Instead, coming off a rocky second year in the NFL, Mayfield said he's taking a different approach leading up to the 2020 season.
To be specific, a much quieter one.
"It's just time to work, do our thing, instead of talking about it," Mayfield said Wednesday on a video call with reporters. "This is the first media thing I've done, just because there's no need to be talking about it.
"It's just time to go do it."
Mayfield was not quiet in his first two seasons in the league.
A stellar and boisterous rookie season -- which included him staring down Hue Jackson from the field after the fired Browns coach took a job with the rival Cincinnati Bengals midseason -- made Mayfield one of the NFL's most popular players, a label supported by jersey sales.
But last season, the bluster backfired on Mayfield, who ranked second in the league with 21 interceptions and became a target of opposing players and commentators.
As a result, Mayfield was involved in a series of spats, including with San Francisco 49ers cornerback Richard Sherman, wide receiver Antonio Brown and ESPN analyst and former NFL coach Rex Ryan. In a preseason cover story with GQ, Mayfield also drew headlines when he told the magazine it "blows my mind" that the New York Giants would draft Daniel Jones with the No. 6 pick, given the QB's mediocre record at Duke.
Mayfield said Wednesday he's working on letting his play do the talking.
"Right now, it's moving in silence, which is fine with me," said Mayfield, who has turned down multiple interview requests this offseason, according to a source close to him. "That's how I used to do it before getting on a bigger stage. Get back to the fundamentals to where I can accomplish the goals when the season comes around."
Staying quiet this offseason doesn't mean Mayfield hasn't been busy.
With the Browns hiring former Minnesota Vikings offensive coordinator Kevin Stefanski, Mayfield will be playing for a fourth head coach since entering the league. While learning the new system, Mayfield said he has been watching tape of the Vikings' offense, and he believes he can improve his efficiency in Stefanski's multiple-tight-end, play-action-heavy schemes.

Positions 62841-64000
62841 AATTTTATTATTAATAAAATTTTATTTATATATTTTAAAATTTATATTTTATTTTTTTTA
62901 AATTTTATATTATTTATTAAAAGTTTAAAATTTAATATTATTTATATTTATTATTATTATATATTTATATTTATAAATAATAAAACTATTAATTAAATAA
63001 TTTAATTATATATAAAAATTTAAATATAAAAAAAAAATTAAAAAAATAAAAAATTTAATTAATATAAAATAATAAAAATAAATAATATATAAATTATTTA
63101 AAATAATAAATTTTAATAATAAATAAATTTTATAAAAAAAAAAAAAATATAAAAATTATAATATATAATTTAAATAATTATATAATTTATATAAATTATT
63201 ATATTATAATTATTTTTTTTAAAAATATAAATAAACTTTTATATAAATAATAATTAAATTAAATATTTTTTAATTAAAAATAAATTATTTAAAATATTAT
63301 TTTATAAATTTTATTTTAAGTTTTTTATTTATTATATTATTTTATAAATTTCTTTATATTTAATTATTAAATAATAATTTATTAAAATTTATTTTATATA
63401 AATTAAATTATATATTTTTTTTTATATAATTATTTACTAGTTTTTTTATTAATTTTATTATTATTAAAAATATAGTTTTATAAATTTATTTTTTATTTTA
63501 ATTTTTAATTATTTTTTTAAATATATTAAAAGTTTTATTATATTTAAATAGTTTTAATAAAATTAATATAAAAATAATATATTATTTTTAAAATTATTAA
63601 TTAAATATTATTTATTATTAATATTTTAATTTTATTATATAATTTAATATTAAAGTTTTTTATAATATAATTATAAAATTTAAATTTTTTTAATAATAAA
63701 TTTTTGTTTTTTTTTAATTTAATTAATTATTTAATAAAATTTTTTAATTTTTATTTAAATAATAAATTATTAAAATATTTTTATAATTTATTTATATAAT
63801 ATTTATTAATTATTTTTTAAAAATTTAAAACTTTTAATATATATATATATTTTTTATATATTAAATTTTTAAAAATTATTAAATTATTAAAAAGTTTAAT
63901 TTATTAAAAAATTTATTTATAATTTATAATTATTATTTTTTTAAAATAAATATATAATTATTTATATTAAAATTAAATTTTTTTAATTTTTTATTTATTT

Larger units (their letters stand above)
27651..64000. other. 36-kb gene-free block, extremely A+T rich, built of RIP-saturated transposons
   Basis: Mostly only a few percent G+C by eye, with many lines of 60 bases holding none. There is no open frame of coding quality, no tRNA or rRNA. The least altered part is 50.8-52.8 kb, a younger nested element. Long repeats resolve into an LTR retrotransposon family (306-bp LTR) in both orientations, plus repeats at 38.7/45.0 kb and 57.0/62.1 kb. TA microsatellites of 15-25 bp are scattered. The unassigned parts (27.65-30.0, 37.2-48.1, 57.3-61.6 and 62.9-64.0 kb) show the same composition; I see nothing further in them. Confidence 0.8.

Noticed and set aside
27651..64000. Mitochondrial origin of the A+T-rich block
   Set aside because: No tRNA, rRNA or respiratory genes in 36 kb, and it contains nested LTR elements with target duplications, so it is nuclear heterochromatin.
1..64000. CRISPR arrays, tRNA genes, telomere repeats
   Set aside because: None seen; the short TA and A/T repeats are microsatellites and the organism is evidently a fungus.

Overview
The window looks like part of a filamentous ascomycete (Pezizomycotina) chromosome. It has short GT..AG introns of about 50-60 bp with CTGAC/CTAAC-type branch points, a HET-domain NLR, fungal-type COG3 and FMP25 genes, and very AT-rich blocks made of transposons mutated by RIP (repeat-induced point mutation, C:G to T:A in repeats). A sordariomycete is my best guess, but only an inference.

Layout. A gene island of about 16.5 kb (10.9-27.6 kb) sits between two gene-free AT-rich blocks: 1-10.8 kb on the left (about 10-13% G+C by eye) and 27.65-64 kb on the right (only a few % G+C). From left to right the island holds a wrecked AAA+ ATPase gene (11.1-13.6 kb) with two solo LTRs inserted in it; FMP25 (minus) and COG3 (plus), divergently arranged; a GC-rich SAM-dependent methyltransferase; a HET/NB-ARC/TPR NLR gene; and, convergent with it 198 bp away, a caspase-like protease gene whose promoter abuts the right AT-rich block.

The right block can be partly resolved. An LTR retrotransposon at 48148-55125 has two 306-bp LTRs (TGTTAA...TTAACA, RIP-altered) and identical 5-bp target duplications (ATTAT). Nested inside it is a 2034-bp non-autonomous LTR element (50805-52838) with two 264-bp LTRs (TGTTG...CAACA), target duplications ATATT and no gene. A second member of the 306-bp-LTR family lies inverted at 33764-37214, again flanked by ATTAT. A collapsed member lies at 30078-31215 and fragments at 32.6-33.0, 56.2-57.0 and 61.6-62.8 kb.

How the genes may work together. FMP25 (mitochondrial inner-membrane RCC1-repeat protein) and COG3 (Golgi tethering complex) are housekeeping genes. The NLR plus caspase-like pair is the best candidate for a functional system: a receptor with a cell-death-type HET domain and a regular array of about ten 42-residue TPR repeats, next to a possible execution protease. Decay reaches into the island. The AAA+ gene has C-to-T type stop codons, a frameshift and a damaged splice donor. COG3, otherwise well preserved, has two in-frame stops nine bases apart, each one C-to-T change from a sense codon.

"I think it matches up very nicely," Mayfield said. "Being in control, getting checks in the run game, just being efficient. Last year was not a great year for turnovers, but I have always prided myself on not turning the ball over. ... Where we do take our shots, it has to be smart decisions. There's nothing wrong with throwing an incompletion every once in a while. Scheme-wise, how [Stefanski] is coaching it -- I think it's going to be a great fit."
With the Browns operating a league-mandated virtual offseason due to the coronavirus pandemic, Mayfield two weeks ago invited nine teammates to his hometown of Austin, Texas, to work out together. Still recovering from offseason surgeries, starting wide receivers Odell Beckham Jr. and Jarvis Landry were unable make the trip. But tight end Austin Hooper, one of the Browns' prized free-agent signings, and new backup quarterback Case Keenum were among those in attendance.
"Good for everybody to be speaking the same terminology and just kind of hanging out during all this," Mayfield said. "We had a chance to get outside and throw a little bit. Felt really good to get around them."
Mayfield admitted that his upcoming third season, after which he'll be eligible for an extension, is big, especially after having struggled at times in 2019. But, he said, he won't invite or put any added pressure on himself.
"There's no need for that, because if I win, good things will happen," Mayfield said. "Good things will happen for our team and the guys around me, and that's the most important part. If I play better, our team is going to do better."